July 1, 2022
I recently did a virtual trip to the newer national park the Harriet Tubman Historical National Park. Not to be confused with the Harriet Tubman Underground Railroad National Park, the Historical National Park in Auburn, New York is where Harriet Tubman’s home and farm are located. The park was established in 2017 by the National Park Service and the Harriet Tubman Visitor Center is operated by National Park Service partner, the Harriet Tubman Home, Inc. It includes the Thompson Memorial African Methodist Episcopal Zion Church that Tubman helped raise funds to build. The park also includes the Harriet Tubman Visitor Center, the Tubman Home for the Aged, and the Harriet Tubman Residence which sit on about a 32-acre campus. At the date of this post and visit, it is a park in progress with limited services.
According to the website, the Thompson Memorial African Methodist Episcopal Zion Church and parsonage require substantial repair and renovations prior to being returned to public uses. Harriet Tubman’s house is viewed from the outside only and access to the Home for the Aged is by guided tour that begin at the Harriet Tubman Visitor Center; at least at the time of this post was written. The park’s website shared their goals for the park, and have not included recent updates. It would be good to see in the future a more 360-degree virtual tour for both around the campus and within the building. In the meantime, I really appreciated the sources available on their website.
I participated in a virtual tour by exploring their National Park Service website and the mobile app. While I was on the website, it provided background information describing the historical significance of the national park and how Harriet Tubman made her home in Auburn, New York. The Harriet Tubman Historical National Park shares the life of Harriet Tubman who was one of the conductors of the Underground Railroad to help enslaved people escape to freedom. Tubman was born enslaved in Dorchester County, Maryland in 1822, and much of Harriet Tubman’s early life was outside of her control; she was denied basic human rights and subjected to exploitation by others. She seized her freedom at the age of 27. For ten years, she used her time and energy to help liberate others, including her family and friends, but in doing so she found few opportunities to establish a home base for herself for very long. Tubman was almost constantly on the move between Canada and Maryland. When she realized that a Civil War was imminent, Tubman found a haven for her family in the rural village of Fleming, New York, just outside the city of Auburn. To learn more, I recommend visiting their website and I included a list of links below.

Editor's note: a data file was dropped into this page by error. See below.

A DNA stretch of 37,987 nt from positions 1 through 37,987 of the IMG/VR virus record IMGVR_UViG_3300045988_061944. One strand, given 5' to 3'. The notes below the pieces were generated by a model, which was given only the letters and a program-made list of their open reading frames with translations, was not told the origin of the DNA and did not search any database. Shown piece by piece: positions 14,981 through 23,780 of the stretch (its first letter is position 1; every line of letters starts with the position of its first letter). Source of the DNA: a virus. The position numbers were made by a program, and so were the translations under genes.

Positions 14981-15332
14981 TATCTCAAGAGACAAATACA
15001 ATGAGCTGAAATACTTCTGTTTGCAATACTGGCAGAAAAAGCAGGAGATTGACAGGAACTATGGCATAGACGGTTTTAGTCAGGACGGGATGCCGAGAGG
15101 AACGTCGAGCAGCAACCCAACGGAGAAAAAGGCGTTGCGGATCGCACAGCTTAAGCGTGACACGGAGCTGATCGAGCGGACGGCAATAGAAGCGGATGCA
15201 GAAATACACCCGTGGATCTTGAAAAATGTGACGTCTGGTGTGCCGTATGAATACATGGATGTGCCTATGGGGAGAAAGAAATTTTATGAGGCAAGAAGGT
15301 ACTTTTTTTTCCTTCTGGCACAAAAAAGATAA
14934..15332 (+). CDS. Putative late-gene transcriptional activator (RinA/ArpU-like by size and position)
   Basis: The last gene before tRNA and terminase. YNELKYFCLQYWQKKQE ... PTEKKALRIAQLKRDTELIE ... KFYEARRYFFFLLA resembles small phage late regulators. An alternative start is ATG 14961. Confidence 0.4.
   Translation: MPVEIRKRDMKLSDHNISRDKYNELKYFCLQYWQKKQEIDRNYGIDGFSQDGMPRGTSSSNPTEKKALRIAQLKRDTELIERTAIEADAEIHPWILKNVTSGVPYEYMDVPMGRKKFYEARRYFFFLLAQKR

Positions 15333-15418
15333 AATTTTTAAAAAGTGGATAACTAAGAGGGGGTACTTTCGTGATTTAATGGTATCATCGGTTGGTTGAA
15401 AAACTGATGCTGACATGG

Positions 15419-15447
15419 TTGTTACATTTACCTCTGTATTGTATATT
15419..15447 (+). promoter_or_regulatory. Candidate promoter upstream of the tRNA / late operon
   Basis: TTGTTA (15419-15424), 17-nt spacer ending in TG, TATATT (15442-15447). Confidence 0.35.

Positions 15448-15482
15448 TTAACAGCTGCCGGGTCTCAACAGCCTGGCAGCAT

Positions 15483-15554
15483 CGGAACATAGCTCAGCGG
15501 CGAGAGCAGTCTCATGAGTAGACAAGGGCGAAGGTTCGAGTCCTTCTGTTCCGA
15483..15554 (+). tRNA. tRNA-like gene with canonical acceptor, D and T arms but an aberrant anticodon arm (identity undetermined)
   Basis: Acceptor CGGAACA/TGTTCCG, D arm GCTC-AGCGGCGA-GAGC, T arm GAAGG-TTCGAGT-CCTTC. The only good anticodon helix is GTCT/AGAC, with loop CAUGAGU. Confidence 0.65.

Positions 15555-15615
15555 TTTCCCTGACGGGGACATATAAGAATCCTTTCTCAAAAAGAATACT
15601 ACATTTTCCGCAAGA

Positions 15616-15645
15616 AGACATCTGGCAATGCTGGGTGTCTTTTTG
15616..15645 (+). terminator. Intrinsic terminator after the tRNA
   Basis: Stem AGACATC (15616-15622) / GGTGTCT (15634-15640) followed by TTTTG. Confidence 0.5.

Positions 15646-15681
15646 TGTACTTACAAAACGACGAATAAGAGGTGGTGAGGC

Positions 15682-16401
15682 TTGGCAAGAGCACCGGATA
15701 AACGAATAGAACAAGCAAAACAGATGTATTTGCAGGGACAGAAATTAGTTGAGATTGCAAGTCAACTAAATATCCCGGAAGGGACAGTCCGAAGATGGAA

I decided to explore the app when I read about Travel with Tubman on the website. Travel with Tubman is a virtual trip planning tool within the National Park Service app to explore places across the country that highlight thirteen places important to Harriet Tubman’s life and legacy, and importance in American history. It outlines locations connected to the National Underground Railroad Network to Freedom, Harriet Tubman National Historical Park, Harriet Tubman Underground Railroad National Historic Site, and their partners across the east coast of the United States. The app, available for iOS and Android devices, connects visitors to a number of National Park Service offerings including interactive maps, tours of park places, and on-the-ground accessibility information to plan adventures before and during the trips. I appreciate the amount of information they included on the app especially a list of other historic sites relevant to the Underground Railroad, and a map of where those places are located.
To learn more, visit the links below. Thank you all so much for your patience!
Harriet Tubman Home, Inc.: https://www.harriettubmanhome.com/